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Uncover Hidden Sugars

By: Rebecca Turner, registered dietician and founder of Runners FUEL

Uncover Hidden Sugars

A spoonful of sugar helps the medicine go down? Americans swallow an average of 475 calories of added sugars daily (about 30 teaspoons)! The American Heart Association suggests women consume a minimum of 6 teaspoons of added sugar daily. For most men, the recommended limit is 9 teaspoons. This does not include natural sugars found in fruits (fructose) and dairy products (lactose) rather sweeteners and syrups added to foods during processing, preparation or at the table.
 

As a registered dietitian, I know added sugar leads to obesity and diabetes and encourage modest intake. Most remove the obvious from sweetened beverages and desserts. But what about the less-obvious sources of added sugars?
 

It is difficult to figure how much added sugar a food contains. Nutrition fact labels lump all sugars together which can be misleading. According to a label, one cup of milk has 11 grams of sugar even though there is zero sugar “added” to it!
 

To determine added sugar first read the ingredient list. Learn to identify added sugars terms: sugar, white sugar, brown sugar, confectioner’s sugar, corn syrup, dextrin, honey, invert sugar, maple syrup, raw sugar, beet sugar, cane sugar, corn sweeteners, evaporated cane juice, high fructose corn syrup, malt, molasses, and turbinado sugar, to name a few. Remember, natural sugars in fruits (fructose) and dairy products (lactose) are not added sugars nor harmful to your waistline and health.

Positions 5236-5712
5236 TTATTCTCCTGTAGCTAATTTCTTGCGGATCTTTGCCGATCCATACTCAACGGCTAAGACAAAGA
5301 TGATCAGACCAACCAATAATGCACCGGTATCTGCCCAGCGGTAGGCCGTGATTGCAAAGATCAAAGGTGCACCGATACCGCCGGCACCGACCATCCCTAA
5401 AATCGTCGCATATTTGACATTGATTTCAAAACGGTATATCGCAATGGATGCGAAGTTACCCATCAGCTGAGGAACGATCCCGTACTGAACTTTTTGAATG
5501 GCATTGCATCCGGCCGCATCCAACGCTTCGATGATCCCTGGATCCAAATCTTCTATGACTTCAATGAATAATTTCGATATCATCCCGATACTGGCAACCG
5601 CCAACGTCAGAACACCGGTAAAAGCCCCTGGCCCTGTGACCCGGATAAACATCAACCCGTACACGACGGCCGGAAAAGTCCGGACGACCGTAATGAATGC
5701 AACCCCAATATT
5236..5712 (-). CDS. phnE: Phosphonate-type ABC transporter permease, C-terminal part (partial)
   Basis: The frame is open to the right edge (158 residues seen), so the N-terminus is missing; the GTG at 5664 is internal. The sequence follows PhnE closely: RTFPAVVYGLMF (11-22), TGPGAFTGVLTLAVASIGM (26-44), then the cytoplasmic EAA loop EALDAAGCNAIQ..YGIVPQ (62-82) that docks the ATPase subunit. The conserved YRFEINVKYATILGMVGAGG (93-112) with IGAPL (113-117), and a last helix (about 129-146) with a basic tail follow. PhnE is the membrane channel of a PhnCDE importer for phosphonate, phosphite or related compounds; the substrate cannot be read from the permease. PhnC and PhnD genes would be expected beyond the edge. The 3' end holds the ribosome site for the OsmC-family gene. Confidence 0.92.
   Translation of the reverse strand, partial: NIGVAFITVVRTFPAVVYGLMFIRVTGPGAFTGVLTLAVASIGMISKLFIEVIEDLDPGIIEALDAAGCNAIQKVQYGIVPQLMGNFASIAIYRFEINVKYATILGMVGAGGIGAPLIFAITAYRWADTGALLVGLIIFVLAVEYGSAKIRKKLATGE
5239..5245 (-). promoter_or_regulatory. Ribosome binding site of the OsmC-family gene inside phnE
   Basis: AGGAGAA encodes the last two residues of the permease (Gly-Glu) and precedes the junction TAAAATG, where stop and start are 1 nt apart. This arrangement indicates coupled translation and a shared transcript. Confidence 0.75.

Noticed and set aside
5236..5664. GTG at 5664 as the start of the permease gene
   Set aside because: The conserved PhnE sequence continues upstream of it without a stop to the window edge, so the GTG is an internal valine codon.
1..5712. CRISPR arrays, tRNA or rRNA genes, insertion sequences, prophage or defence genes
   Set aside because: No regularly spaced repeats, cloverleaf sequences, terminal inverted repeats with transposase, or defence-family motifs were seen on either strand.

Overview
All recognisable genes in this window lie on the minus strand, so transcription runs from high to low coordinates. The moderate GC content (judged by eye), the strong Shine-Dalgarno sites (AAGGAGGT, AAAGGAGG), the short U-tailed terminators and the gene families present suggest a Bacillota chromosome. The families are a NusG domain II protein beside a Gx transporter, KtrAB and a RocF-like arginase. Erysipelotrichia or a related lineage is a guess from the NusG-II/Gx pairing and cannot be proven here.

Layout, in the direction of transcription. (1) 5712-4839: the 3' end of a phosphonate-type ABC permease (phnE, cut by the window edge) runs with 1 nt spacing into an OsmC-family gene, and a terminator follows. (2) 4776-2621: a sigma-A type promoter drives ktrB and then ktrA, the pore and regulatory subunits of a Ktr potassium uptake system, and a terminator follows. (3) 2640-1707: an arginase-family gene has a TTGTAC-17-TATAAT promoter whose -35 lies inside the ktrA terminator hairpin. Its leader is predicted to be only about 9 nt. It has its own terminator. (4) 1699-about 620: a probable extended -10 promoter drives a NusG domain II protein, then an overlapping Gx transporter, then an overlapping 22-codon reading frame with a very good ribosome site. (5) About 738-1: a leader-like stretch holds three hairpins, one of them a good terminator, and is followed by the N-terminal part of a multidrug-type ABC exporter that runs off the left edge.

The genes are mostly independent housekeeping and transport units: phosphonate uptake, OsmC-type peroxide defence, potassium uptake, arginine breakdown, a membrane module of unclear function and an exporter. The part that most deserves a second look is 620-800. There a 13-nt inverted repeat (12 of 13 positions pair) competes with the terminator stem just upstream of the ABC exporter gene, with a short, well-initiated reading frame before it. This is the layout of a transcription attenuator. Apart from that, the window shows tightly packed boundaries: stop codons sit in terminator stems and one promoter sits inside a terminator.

Now locate the sugar on the nutrition label in grams. Four grams of sugar equals one teaspoon. Do the math to uncover those empty calories.
 

Even foods advertised as healthy options may have added sugars buried in them.
 

Tomato-Based Pasta Sauces

Some brands have upwards 15 grams of sugar per 1/2-cup serving. The problem, most eat about a cup of sauce at a time. Tomato sauce can count as a vegetable serving and is packed with lycopene, a cancer fighting antioxidant. Choose a sauce with limited ingredients and little to no sugar added.

 

Fat-Free Salad Dressings

Companies load fat free dressing with sugar and salt to eliminate fat and retain flavor. Forget fat free dressings entirely and pick olive or canola oil based dressing with no sugar added.  Use balsamic vinegars and fresh lemon juice to extend full fat dressing without added calories or sugars. 

 

Multi-Grain Cereals

Plain multi-grain cereals are often nutritious with whole grains, fiber and no added sugars. Frosted, flavored, or granola and dried fruit added can be a sugar trap. Children brands boast that whole grains are the first ingredient. However, what do the other ingredients tell about the product? Select a plain version and add fruit or stevia for natural sweetness.

 

Rebecca Turner, MS, RD, CSSD, LD is a registered dietitian and certified sports specialist in dietetics and founder of Runner’s FUEL. Follow her on Facebook and Twitter @RunnersFuel. For more information visit www.runner-fuel.com. Text runnersfuel to 601.863.8370 for health news and nutrition tips.

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Obviously, anything frosted or flavored can have sugar added, however even fat-free salad dressings can have hidden sugar in them because companies have to make them taste good, somehow! Author gives you a simple math equation to really see how much sugar is in your food products. 4 grams of sugar equals one teaspoon. Check your food nutrition labels. How many teaspoons of sugar are YOU consuming?

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